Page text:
European Scrutiny Committee Contents

59 CFSP: EU support for the Democratic Republic of Congo


Council Decision amending and extending Joint Action 2007/405/CFSP on the European Union Police Mission in the Democratic Republic of the Congo

Legal baseArticles 28 and 43 TEU; unanimity
DepartmentForeign and Commonwealth Office
Basis of considerationEM of 10 June
Previous Committee ReportNone; but see (30992) —: HC 19-xxviii (2008-09), chapter 13 (21 October 2009); (30900)—: HC 19-xxvii (2008-09), chapter 26, (14 October 2009); (30686 ) 10358/09: HC 19-xx (2008-09), chapter 7 (17 June 2009) and (30667) —: HC 19-xviii (2008-09), chapter 21 (3 June 2009); also see (29722) — and (29734) —: HC 16 xxiv (2007-08), chapters 6 and 14 (18 June 2008), and (28650) —, (28651) —: HC 41-xxiii (2006-07), chapter 19 (6 June 2007)
To be discussed in Council11 June 2010 Environment Council
Committee's assessmentPolitically important
Committee's decisionCleared, but further information requested


59.1 The original police mission in the Democratic Republic of Congo (EUPOL Kinshasa) was launched in April 2005 to support the development of the Integrated Police Unit and played a key role in the protection of the transitional government, crowd control and public disorder leading up to the elections in 2006.

59.2 Its mandate was extended and amended in April 2006 to allow a temporary reinforcement to cover the elections that were successfully held in September 2006, and allowed the formation, in 2007, of a government which adopted a programme prioritising reform in the police, the armed forces, and the judiciary.

59.3 Against this background, the EU indicated in September 2006 that it was prepared to undertake, in close co-operation with the UN, the co-ordination of international efforts in Security Sector Reform in order to support the Congolese authorities in this area. Following two fact-finding missions in October 2006 and March 2007, two Joint Actions were agreed by the Council on 12 June 2007, which aimed:

—  to establish a police mission leading on Security Sector Reform and its justice interface in the Democratic Republic of Congo (EUPOL DRC); and

—  to build on, via a new and revised mandate, the substantial progress already made during the previous two years and continue to contribute to the integration of the different armed factions in the DRC, and assist Congolese efforts to restructure and reconstruct the army, to be known as EUSEC RD Congo.[249]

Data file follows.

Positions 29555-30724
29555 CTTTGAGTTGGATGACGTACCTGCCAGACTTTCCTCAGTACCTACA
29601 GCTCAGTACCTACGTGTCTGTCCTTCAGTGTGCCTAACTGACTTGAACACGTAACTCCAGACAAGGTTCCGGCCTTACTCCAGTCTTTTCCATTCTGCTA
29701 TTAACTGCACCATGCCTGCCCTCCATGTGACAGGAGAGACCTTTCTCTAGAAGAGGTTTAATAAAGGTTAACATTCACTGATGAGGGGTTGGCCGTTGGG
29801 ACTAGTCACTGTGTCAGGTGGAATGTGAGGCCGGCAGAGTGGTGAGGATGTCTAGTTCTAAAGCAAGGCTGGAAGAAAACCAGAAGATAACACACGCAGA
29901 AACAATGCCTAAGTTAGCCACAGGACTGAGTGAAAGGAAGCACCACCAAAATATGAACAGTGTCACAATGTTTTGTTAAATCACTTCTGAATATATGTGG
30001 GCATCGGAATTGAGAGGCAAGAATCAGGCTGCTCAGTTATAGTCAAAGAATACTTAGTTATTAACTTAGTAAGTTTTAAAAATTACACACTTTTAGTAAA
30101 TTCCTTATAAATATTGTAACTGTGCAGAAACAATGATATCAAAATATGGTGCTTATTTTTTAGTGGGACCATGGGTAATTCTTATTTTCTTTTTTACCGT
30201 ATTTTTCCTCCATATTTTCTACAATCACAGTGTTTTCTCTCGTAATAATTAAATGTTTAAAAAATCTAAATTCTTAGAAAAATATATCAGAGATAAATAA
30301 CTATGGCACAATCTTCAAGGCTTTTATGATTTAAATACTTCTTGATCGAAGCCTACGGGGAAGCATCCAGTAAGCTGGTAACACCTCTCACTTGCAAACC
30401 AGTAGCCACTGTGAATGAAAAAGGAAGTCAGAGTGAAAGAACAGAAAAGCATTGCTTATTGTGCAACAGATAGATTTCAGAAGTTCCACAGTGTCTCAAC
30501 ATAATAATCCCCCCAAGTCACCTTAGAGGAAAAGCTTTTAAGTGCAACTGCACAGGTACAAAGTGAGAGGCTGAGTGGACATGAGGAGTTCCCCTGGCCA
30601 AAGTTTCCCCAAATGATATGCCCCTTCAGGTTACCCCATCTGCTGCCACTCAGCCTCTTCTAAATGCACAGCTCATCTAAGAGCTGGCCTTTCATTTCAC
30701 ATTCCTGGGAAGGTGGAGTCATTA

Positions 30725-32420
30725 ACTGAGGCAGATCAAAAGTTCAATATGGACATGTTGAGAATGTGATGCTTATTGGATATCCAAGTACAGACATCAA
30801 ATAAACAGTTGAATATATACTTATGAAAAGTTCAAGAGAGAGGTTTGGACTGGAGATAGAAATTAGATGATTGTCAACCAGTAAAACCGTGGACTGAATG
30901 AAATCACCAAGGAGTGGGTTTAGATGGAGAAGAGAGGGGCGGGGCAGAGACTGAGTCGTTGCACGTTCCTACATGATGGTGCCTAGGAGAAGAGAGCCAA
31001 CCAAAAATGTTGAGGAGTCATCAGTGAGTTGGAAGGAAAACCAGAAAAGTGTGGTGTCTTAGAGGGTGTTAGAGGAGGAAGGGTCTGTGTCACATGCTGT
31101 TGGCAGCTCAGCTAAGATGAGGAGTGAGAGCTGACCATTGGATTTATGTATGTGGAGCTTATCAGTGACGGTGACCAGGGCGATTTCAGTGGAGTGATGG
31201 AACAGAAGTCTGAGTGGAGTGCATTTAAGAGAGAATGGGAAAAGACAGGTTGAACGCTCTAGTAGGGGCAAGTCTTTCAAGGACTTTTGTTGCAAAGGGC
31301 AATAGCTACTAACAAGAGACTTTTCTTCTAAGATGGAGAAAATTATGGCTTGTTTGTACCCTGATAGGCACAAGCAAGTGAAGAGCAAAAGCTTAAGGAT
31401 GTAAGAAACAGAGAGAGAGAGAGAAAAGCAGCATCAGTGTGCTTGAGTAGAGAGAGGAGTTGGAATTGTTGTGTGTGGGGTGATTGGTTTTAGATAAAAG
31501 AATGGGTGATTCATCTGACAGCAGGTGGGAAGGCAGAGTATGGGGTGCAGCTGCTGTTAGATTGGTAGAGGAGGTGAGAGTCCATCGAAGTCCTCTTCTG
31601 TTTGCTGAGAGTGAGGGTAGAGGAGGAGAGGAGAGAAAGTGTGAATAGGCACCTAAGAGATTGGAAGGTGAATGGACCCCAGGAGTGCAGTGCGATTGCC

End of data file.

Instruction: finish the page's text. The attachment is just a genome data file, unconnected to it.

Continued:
59.4 Earlier Reports by the previous Committee outline its subsequent consideration of these two Joint Actions.[250]

59.5 A common concern from the outset of all Ministers for Europe has been that members of the security sector are the perpetrators of what has been regularly described as "a large proportion of violent crimes in the Democratic Republic of Congo, including rape and human rights violations."

59.6 On 3 June 2009, the previous Committee cleared a Joint Action amending Joint Action 2007/405/CFSP on EUPOL DRC and extending it until June 2010. In so doing, it noted that, although the extension raised no questions in and of itself, and there was more information on this occasion about activity than there had been a year earlier, there was still a paucity of assessment of outcomes, i.e., the extent to which all this activity and expenditure had produced measurable improvements in behaviour and security. In particular, in the critical area of violent crime, sexual violence and human rights violations, the words chosen by the then Minister for Europe (Caroline Flint) were identical to those of her predecessor 12 months earlier: "EUPOL continues to work with the Congolese police in this field and to encourage officers to react to incidents appropriately" — notwithstanding that, a year earlier, the previous Committee had said that it would have liked evidence of how effective the mission's advice had been, and how Congolese officers' attitudes and practices had been changed by the "encouragement" to which the then Minister referred.

59.7 The previous Committee therefore asked the then Minister to say something about this, and about the effectiveness of EUSEC RD Congo, when she submitted an Explanatory Memorandum on the forthcoming mandate extension of this latter.[251]